The new version of Digg finally launched for all users today, although the site had some teething problems for much of the morning. It was unavailable for almost two hours, and remained slow for some time afterward, with periodic errors when users tried to sign in or use Facebook Connect. The redesign of the link-sharing social network — which has been in invitation-only alpha testing for over a year — focuses on a Twitter and Facebook-style system of “following” other users and publishers, and gives users a new view called “My News” that shows links from those you follow as an alternative to an overall view of everything that’s been posted to the site.
The new Digg design is the first major launch since founder Kevin Rose took over as CEO after the departure of former CEO Jay Adelson, which involved some layoffs and a refocusing of many aspects of the company. While the site still has a hardcore group of devoted users, its traffic has declined over the past year or so, as other social-networking services like Twitter and Facebook — which many people use to share links that might have otherwise gone to Digg — have continued to grow at exponential rates. Statistics from Compete.com show that Digg’s traffic has recovered somewhat over the past few months from the lows of last year, but is still sharply lower than previous highs.
As Liz has written in the past, and I pointed out in my early review of the invitation-only alpha, the Digg redesign takes a number of cues from Twitter and Facebook, including the idea of “following” certain users when you sign up. While this may make the new site more familiar, it also runs the risk of duplicating content users are already seeing elsewhere. Most of the links that appear in the “My News” view when I login, for example, are links I’ve already seen in my Twitter stream, since I follow the same people and accounts there. In an interesting move, the “My News” view is now an option, while the regular “Top News” view is the default — during the alpha, the “My News” view was the default.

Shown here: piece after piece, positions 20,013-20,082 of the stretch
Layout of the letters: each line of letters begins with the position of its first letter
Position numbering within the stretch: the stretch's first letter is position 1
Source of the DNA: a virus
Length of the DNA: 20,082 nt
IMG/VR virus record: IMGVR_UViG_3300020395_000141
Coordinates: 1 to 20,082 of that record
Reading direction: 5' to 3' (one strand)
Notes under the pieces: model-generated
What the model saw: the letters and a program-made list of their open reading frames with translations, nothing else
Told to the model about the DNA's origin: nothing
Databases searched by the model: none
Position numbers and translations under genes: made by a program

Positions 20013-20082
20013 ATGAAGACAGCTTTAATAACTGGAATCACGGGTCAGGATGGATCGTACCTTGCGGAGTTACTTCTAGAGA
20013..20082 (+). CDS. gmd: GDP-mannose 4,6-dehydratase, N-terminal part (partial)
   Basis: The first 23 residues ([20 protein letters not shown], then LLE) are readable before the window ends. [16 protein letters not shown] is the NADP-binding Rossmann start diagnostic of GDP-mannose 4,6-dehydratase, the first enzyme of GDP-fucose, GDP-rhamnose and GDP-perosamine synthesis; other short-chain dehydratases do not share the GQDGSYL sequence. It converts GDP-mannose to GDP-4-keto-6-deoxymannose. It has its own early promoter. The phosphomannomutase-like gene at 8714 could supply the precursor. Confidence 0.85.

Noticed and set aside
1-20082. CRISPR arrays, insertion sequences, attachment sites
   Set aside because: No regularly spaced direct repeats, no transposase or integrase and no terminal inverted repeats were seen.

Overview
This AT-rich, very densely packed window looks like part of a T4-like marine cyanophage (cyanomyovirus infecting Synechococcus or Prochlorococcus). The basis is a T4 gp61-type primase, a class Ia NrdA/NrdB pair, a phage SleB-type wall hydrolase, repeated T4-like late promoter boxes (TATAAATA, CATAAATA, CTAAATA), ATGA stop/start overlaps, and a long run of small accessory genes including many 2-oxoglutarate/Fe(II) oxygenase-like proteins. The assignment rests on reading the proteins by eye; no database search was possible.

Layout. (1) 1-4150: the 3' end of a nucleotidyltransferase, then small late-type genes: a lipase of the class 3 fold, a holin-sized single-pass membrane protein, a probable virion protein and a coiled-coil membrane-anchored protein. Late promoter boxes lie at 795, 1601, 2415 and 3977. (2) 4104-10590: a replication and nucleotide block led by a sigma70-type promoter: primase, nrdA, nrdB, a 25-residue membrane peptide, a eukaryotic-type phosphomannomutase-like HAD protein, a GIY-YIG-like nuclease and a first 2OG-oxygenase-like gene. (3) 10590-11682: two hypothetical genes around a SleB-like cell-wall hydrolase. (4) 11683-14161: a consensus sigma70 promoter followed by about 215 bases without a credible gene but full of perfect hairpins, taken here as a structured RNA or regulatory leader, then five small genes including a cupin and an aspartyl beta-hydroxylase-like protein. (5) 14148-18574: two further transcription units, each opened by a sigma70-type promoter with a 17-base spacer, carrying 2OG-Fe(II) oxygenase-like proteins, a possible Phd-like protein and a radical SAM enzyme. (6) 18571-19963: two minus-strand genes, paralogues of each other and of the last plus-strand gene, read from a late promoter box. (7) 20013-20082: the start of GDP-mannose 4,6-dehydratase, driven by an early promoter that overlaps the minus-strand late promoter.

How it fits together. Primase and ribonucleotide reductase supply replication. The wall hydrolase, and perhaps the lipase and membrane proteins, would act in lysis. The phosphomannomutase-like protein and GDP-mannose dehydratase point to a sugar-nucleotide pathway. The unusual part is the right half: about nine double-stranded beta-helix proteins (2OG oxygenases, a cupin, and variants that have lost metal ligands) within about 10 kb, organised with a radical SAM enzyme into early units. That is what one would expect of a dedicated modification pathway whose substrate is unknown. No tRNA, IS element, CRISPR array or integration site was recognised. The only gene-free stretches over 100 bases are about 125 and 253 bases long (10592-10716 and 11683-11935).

In a recent interview with Kara Swisher at All Things Digital, Rose said that the site is close to announcing a new CEO — the Digg founder and angel investor admitted that he’s not comfortable with the job, since he doesn’t enjoy managing people — and added that the company has had several months of break-even financial performance and hopes to become profitable soon. Rose said that the site has “double-digit millions” worth of revenue, and therefore doesn’t need to raise additional financing any time soon. Digg has raised a total of $40 million, including a Series C round of $28 million in 2008.
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